The first half had me in stitches of helpless hilarity, but by the time comic Kevin Hart wrapped up his latest standup concert film with a series of tasteless sex jokes, I wanted out.

Hyped to the hilt, Kevin Hart: What Now? is the comedian's first standup film since 2011's mega-selling Kevin Hart: Laugh at My Pain.

It captures for posterity one of the most successful standup tours of all time, which had Hart playing to packed stadium crowds. (Forbes recently listed him as 2016's highest-paid comedian, with an income of $87.5 million over the year from June 2015.) And there's something undeniably special about the film's location, which finds Hart back home in Philadelphia.

Shot over two nights in August 2015 at Lincoln Financial Field, the movie shows Hart effortlessly bedazzling a massive audience of 53,000 - per night.

The 96-minute film opens with about 10 minutes of filler, a non sequitur scene that's a takeoff on Daniel Craig's James Bond flick Casino Royale. A tuxedoed Hart makes wisecracks as he plays high-stakes poker. Halle Berry, Don Cheadle, and Amechi Okocha costar.

Come on, man, let's get on with the standup, already.

Any initial irritation is forgotten when Hart finally gets down to business at the Linc.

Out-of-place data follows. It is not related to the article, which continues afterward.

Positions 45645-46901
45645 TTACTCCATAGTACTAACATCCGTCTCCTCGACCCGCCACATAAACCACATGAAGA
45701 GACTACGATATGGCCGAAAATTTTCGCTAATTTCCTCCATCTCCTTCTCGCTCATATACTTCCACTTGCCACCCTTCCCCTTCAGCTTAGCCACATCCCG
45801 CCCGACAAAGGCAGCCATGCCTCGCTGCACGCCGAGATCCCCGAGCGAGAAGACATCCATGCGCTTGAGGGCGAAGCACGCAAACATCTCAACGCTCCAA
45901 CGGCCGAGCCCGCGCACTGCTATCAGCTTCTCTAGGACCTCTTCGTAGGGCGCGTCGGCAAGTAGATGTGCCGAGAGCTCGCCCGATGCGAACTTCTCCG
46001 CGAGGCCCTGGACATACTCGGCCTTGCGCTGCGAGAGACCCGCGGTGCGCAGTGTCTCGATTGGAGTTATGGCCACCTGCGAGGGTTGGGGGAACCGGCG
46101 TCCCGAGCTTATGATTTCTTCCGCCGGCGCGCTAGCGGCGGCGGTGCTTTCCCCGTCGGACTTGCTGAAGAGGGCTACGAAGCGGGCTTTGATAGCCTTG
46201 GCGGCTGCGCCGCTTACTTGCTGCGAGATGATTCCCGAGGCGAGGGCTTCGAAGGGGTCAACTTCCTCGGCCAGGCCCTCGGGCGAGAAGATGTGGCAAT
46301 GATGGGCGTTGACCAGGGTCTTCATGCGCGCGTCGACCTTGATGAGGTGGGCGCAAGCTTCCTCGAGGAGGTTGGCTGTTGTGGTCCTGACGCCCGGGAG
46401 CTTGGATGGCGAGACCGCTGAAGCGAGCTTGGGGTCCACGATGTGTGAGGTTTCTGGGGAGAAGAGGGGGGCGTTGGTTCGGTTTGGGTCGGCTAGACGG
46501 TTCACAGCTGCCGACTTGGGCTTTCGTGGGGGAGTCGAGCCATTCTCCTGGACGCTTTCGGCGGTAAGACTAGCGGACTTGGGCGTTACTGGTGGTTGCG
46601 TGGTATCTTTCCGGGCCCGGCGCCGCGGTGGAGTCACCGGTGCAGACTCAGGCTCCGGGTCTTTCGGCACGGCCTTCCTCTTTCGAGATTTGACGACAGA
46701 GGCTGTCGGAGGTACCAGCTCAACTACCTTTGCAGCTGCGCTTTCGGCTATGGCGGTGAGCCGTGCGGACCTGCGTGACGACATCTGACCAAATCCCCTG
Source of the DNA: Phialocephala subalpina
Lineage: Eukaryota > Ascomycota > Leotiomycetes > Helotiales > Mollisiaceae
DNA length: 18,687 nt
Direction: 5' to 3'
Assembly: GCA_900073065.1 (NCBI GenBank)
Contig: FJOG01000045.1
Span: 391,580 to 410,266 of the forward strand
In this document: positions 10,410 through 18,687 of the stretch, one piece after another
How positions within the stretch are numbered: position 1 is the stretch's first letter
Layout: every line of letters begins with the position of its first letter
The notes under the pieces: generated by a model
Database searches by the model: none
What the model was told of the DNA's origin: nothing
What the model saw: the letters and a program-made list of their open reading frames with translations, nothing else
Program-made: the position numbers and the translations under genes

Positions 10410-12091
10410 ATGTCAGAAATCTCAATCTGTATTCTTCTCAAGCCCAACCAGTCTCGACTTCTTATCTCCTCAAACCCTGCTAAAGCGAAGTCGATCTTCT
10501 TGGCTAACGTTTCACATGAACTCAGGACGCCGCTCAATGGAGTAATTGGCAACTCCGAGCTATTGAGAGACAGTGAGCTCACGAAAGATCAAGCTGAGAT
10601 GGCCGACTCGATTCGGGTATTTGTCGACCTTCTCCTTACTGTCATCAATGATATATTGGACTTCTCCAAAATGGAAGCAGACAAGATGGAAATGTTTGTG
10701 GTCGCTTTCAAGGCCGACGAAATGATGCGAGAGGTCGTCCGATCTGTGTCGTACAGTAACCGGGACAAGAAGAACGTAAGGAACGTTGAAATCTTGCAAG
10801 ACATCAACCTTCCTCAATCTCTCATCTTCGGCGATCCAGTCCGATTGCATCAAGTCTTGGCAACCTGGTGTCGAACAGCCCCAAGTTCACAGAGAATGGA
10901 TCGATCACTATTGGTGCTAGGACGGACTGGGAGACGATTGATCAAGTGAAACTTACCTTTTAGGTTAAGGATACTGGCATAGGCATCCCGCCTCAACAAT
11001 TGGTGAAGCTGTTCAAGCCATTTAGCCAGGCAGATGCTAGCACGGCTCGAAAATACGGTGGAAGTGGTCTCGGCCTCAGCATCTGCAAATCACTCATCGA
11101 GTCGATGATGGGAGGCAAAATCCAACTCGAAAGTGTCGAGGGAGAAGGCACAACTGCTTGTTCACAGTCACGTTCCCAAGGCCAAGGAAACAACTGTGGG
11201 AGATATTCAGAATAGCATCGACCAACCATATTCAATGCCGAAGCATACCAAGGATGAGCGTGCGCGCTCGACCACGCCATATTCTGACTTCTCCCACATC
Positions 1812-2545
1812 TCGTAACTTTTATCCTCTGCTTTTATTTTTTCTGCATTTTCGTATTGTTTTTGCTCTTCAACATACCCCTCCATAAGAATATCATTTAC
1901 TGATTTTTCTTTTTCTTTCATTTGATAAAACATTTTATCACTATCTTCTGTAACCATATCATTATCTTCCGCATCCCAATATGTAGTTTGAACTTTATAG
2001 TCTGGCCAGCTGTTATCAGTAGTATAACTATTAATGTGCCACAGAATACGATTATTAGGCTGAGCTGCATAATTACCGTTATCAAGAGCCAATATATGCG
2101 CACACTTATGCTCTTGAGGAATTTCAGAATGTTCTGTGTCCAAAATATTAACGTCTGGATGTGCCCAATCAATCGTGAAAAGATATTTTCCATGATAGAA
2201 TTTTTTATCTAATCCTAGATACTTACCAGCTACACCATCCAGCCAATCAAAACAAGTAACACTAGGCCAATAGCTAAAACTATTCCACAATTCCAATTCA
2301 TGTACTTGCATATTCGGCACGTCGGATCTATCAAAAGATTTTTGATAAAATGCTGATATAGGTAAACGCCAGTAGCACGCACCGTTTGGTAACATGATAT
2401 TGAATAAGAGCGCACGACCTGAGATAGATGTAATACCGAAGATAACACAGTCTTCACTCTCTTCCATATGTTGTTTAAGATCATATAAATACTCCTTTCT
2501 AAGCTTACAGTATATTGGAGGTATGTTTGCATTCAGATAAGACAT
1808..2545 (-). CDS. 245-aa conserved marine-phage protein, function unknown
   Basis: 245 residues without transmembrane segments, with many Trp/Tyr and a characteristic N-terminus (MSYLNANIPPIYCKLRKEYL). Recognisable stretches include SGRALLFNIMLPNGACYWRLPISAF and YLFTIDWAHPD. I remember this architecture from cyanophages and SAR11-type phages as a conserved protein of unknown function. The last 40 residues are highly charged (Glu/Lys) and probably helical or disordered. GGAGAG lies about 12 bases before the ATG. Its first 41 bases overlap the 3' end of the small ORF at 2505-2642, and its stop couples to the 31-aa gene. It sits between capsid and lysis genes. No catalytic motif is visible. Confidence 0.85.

Dressed in a gold-zippered black leather jacket and gold-topped sneakers, a gold-colored mic in his hand, the diminutive comic dominates the massive space.

Hart's routines are finely observed riffs on everyday things. He talks about life with fiancée Eniko Parrish, referring to her only as "my lady," and about his two kids from his previous marriage to Torrei Hart.

His set jokes that son Hendrix, who was 7 at the time, wears flip-flops and talks like his white private-school chums, while daughter Heaven, who was 11, has already picked up a trait Hart says all black women share - to doubt everything men tell them. ("Oh, reaaaalllly?" he mimics in falsetto.)

He takes ordinary events to their craziest, most surreal extreme. In an extended meditation about his fear of being attacked in his driveway at night by unseen critters, he describes how a raccoon mock-shoots him with its fingers. That leads into a routine about how people's lives will change if they have a shoulder or both kneecaps gnawed off by wild beasts.

Hart is simply brilliant at physical comedy, hopping around the stage to evoke a man with no kneecaps bowling.

There are funny scatological bits here, too, including a wonderfully nasty one involving airport bathrooms and a camera-wielding fan.

Hart's comedy becomes more uneven when he ventures into sex. The blue jokes aren't bad, but they are far less creative than his other material. Sometimes, they just feel gratuitous, especially when Hart's willingness to poke fun at himself seems to be outstripped by a need to brag about his virility.

Part of the problem lies with the venue. When it comes to standup, bigger is not better. One-man shows work better in smaller spaces. In his bid to proclaim his giant stature as an entertainer, Hart loses himself.




Kevin Hart: What Now?

2 1/2 (Out of four stars)

Directed by Leslie Small and Tim Story. With Kevin Hart, Halle Berry, Don Cheadle, Ed Helms. Distributed by Universal Pictures.

Running time: 1 hour, 36 mins.

Parent's guide: R (sexual material, profanity).

Playing at: Area theaters.